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August 15, 2022

Listening to music can help ease chronic pain, but controlling the song choice is critical

New research shows people experience greater relief when they can choose what's being played in their therapy sessions

Wellness Chronic Pain
Music therapy Source/Image licensed from Ingram Image

Studies have shown that music decreases pain levels by the release of endorphins and changes in the levels of catecholamine – a hormone that is released in response to emotional or physical pain.

There's a certain feeling when your favorite song comes on in the car or while out at a bar. It lifts your spirits and energizes you. 

Music, of course, has an ability to tap into our emotions. Through music therapy, scientists have found ways to use this connection to reduce pain and anxiety, and as part of treatment plans for various medical medical conditions including cancer, neurological disorders and cardiovascular disease.

Studies have shown that music decreases chronic pain levels through the release of endorphins and changes in the levels of catecholamine – a hormone that is released in response to emotional or physical pain. Also, music can be a distraction from pain when it triggers memories. 

Listening to music you enjoy increases activity in the brain's reward center, which boosts positive feelings and reduces feelings of pain, scientists explain. Musical tastes tend to be subjective, but research has shown that the more pleasing a listener finds music, the less pain they feel.

The feeling of pain is triggered by specialized pain receptors that are activated when the body suffers an injury. These receptors send a messages to the brain, which uses its different areas to interpret them. Some portions of the cortex are responsible for determining where the pain came from and to compare it to pain previously experienced. The limbic system – the brain's emotional center – determines how intense the pain feels.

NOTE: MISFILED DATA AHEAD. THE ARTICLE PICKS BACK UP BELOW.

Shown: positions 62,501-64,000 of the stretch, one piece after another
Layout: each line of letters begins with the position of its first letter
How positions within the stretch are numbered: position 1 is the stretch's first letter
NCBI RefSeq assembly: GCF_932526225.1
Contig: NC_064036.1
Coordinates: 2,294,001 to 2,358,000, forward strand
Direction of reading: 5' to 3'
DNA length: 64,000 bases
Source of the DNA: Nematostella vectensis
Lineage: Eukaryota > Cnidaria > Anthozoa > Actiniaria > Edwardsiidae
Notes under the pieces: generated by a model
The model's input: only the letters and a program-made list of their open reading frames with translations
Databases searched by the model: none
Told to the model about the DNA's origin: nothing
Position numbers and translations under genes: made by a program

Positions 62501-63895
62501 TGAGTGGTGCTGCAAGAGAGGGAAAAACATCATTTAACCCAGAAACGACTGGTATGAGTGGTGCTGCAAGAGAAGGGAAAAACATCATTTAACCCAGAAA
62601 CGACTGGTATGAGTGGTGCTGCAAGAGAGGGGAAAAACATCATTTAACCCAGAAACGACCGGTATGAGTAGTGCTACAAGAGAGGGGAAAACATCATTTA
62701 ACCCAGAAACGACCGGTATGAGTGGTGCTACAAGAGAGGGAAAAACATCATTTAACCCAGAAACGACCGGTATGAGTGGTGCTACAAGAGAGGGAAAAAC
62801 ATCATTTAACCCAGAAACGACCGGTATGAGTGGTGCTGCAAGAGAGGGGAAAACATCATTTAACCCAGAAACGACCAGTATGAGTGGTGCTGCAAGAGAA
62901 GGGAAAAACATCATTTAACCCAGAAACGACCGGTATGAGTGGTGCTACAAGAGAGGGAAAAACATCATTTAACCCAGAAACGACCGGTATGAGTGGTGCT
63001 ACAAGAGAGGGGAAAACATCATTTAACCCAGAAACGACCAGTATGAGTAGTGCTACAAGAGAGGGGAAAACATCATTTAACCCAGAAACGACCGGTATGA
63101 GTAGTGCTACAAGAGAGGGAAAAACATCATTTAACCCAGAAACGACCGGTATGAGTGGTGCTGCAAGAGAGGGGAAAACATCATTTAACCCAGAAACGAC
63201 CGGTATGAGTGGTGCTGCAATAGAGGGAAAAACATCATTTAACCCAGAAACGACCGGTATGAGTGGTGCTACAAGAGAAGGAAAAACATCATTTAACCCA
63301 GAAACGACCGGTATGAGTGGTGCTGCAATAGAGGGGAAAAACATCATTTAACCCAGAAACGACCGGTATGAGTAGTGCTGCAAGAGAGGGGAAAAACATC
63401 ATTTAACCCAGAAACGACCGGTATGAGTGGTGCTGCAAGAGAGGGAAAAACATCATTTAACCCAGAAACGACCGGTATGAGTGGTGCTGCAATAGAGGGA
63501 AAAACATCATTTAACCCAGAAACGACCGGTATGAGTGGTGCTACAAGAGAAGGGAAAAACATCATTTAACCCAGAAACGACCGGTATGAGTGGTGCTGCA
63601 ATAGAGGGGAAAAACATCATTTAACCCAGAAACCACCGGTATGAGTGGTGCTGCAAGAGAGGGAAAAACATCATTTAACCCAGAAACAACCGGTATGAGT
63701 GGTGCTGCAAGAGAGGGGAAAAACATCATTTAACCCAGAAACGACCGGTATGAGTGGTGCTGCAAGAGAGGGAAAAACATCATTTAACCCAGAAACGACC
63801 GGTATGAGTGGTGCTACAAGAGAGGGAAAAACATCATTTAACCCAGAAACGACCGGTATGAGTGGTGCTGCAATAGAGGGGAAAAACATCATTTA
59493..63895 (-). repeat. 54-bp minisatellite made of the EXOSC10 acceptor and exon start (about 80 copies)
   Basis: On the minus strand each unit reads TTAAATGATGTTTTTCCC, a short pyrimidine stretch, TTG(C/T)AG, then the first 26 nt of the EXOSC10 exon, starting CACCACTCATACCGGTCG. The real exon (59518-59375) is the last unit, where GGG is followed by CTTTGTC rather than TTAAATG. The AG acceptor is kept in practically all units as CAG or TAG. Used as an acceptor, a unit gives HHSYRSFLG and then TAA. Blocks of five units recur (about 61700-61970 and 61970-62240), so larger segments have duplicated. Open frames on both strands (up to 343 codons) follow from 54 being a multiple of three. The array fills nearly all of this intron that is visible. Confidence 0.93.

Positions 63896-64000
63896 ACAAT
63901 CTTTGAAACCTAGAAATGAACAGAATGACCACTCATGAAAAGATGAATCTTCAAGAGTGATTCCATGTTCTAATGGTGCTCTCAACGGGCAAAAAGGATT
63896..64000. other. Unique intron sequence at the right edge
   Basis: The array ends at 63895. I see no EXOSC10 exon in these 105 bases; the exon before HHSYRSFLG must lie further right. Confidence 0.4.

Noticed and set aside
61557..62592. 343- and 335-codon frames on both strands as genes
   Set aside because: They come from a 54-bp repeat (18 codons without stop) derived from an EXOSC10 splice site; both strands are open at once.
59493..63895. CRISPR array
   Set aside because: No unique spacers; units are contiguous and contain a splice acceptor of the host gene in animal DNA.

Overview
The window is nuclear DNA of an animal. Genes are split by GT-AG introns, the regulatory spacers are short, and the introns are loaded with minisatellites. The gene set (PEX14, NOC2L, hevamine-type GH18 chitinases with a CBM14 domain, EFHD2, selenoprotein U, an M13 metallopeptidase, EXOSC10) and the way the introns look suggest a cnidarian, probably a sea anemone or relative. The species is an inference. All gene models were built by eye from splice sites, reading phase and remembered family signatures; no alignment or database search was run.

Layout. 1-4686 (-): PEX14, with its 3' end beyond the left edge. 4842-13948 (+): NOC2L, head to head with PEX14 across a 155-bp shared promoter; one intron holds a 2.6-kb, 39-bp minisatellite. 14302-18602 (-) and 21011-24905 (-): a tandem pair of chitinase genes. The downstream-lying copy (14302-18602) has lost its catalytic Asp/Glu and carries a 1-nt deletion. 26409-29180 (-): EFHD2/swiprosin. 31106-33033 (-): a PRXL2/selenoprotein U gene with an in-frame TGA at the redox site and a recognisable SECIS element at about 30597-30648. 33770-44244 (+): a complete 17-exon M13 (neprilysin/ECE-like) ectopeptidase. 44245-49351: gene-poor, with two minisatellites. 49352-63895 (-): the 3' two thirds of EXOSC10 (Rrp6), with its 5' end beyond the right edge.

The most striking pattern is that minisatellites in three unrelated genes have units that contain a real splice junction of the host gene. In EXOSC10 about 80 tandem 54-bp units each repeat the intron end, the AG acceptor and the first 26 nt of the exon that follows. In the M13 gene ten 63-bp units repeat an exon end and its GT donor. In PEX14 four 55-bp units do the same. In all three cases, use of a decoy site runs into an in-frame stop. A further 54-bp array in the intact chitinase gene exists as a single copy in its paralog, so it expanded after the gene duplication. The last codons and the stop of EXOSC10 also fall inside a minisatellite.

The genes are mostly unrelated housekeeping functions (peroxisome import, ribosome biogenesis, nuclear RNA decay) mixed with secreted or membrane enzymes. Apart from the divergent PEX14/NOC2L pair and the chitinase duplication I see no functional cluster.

A person's mood, past experiences and expectations can influence how pain is interpreted at any given moment. Consider the pain you might feel after stepping on a sharp object. If you stepped on it after a fight with your spouse, your response to the pain might be very different than if you had stepped on it after winning the lottery. 

Some studies have found that music can interfere with pain signals before they reach the brain. An area of the spinal cord, called the dorsal horn, acts as middle management between the injury and the brain. It is capable of making reflexes to remove the person from the source of the pain. If you grab a hot object, the dorsal horn instructs your hand to let go before the pain signal reaches the brain. 

Music has been shown to change this withdrawal reflex. In one study, participants were asked to listen to music while being mildly electrically zapped on an ankle. Those who listened to unpleasant music had stronger leg reflexes and reported greater pain than those who listened to pleasant music.

These findings suggest that music can prevent the transmission of pain signals from the spinal cord to the brain, researchers say. 

Scientists are still trying to understand the underlying mechanisms of music therapy. The most recent study found that musical features, such as tempo or energy, are not as important for pain relief as the perceived control over the music that is played during the therapy session. 

The researchers asked 286 adults to listen to specially composed tracks of either high- or low-complexity. Some also were given the impression that they had some control over the musical qualities of the song, even though everyone heard the same track. 

The researchers found no link between musical complexity and pain relief, but people who felt they had control over the music reported greater relief in the intensity of their pain. This was particularly true if they also engaged more actively with music in their everyday lives. 

"Now we know that the act of choosing music is an important part of the wellbeing benefits that we see from music listening," the researchers wrote in the study. "It's likely that people listen more closely, or more carefully when they choose the music themselves."

This could help improve strategies for boosting engagement to improve pain relief, they said. 

Additional research shows that the more actively engaged a person is in music, the less pain they feel. In one study, a group of non-musicians asked to listen for errors in a musical passage reported less pain when receiving small electric shocks than those who passively listened to the music.

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